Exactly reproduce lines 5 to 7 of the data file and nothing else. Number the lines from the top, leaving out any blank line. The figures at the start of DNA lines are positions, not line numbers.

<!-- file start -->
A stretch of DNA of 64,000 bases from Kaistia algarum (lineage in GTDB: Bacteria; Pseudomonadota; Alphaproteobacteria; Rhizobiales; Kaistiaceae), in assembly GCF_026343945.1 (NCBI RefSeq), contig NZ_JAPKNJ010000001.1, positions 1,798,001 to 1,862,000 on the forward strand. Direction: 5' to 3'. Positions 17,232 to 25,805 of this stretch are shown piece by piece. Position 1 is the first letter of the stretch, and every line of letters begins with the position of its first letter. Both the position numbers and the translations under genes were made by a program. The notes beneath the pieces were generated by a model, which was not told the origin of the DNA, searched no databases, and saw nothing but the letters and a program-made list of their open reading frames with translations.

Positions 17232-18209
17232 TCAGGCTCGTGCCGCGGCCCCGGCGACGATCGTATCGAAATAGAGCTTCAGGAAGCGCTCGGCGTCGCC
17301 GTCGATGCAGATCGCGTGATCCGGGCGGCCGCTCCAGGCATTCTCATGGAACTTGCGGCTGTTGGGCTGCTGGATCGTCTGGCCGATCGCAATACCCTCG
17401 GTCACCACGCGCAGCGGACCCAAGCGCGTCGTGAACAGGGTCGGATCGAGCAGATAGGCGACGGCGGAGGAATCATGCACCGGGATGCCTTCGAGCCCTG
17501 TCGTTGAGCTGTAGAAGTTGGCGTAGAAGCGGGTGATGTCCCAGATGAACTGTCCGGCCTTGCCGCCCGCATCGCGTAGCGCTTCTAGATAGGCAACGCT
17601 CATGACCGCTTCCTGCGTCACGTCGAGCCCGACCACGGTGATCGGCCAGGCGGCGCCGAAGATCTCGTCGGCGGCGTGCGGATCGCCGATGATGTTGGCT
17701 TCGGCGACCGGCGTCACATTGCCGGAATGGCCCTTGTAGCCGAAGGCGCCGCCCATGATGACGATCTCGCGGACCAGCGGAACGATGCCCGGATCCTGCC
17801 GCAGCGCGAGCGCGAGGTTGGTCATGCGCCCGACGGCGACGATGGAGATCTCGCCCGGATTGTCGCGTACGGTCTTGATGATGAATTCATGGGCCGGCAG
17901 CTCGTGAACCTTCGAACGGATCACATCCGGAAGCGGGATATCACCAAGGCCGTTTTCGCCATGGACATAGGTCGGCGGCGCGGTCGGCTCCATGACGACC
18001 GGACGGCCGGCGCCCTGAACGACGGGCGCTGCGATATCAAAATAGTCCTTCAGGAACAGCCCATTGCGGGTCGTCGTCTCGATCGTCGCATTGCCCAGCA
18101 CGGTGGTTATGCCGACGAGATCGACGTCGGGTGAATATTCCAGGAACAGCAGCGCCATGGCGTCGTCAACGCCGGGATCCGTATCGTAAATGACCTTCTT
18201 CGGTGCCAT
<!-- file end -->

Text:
17401 GTCACCACGCGCAGCGGACCCAAGCGCGTCGTGAACAGGGTCGGATCGAGCAGATAGGCGACGGCGGAGGAATCATGCACCGGGATGCCTTCGAGCCCTG
17501 TCGTTGAGCTGTAGAAGTTGGCGTAGAAGCGGGTGATGTCCCAGATGAACTGTCCGGCCTTGCCGCCCGCATCGCGTAGCGCTTCTAGATAGGCAACGCT
17601 CATGACCGCTTCCTGCGTCACGTCGAGCCCGACCACGGTGATCGGCCAGGCGGCGCCGAAGATCTCGTCGGCGGCGTGCGGATCGCCGATGATGTTGGCT